How tech can build more resilient supply chains

Over the past two years, the global supply chain has been hit with two major upheavals: the United States-China trade war and, more cataclysmically, COVID-19.

When Reefknot Investments launched its $50 million fund for logistics and supply chain startups last September, the industry was already dealing with the effects of the tariff war, says managing director Marc Dragon. Then a few months later, the COVID-19 crisis began in China before spreading to the rest of the world, disrupting the supply chain on an unprecedented scale.

Almost all industries have been impacted, from food, consumer goods and medical supplies to hardware.

Reefknot, a joint venture between Temasek, an investment firm headquartered in Singapore, and global logistics company Kuehne + Nagel, focuses on early-stage tech companies solving some of the supply chain’s most pressing issues, including risk forecasting, financing and tracking goods around the world.

In March, around the time the World Health Organization declared the COVID-19 crisis a pandemic, Reefknot surveyed nine shippers about the challenges they face. While there are other macroeconomic factors at play, including Brexit and the oil price war, the survey’s main focus was on the combined effect of COVID-19 and the U.S.-China trade war on the supply chain and logistics industry.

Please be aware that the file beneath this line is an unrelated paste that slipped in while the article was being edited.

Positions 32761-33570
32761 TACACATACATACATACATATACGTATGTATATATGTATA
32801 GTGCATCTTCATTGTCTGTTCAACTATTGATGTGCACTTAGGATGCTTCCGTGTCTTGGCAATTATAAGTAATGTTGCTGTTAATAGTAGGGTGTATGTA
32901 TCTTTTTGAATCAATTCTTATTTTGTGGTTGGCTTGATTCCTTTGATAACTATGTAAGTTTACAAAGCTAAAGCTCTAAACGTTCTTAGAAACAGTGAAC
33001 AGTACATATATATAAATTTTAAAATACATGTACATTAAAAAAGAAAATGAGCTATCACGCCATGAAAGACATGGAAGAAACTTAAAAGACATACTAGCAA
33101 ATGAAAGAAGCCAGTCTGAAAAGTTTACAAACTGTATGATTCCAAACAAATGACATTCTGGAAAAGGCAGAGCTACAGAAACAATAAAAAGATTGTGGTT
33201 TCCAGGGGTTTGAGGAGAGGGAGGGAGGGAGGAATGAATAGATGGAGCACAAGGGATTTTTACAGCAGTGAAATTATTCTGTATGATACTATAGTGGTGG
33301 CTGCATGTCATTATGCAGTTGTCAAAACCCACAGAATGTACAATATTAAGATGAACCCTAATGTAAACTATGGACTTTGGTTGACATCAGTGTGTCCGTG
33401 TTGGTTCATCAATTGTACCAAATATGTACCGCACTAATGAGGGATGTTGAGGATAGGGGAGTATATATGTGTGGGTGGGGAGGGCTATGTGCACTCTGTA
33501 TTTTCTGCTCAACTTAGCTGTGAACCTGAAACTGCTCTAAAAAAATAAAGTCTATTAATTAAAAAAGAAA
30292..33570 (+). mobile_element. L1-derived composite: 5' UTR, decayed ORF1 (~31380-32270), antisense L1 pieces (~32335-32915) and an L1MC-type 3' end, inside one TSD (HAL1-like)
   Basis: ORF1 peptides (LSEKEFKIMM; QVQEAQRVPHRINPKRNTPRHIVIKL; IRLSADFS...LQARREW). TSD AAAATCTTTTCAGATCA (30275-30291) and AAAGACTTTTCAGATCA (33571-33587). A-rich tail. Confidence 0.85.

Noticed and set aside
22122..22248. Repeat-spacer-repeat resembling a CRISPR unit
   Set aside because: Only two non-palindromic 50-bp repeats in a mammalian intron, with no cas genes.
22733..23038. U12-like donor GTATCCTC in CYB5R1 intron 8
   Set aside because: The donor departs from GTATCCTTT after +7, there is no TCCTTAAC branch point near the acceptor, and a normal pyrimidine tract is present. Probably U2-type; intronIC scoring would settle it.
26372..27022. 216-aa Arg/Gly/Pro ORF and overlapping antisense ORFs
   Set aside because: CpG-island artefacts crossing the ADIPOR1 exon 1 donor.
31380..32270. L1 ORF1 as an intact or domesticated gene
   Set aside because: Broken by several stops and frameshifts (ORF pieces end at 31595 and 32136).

According to the study, the main things shippers want is the ability to dynamically manage supply chain risks and operations and optimize cash flow between corporate buyers and their suppliers, who often struggle with working capital.

Many of the current solutions used in the supply chain involve a lot of manual tasks, including spreadsheets to predict demand, phone calls to confirm capacity on planes and ships and checking goods to make sure orders were fulfilled properly.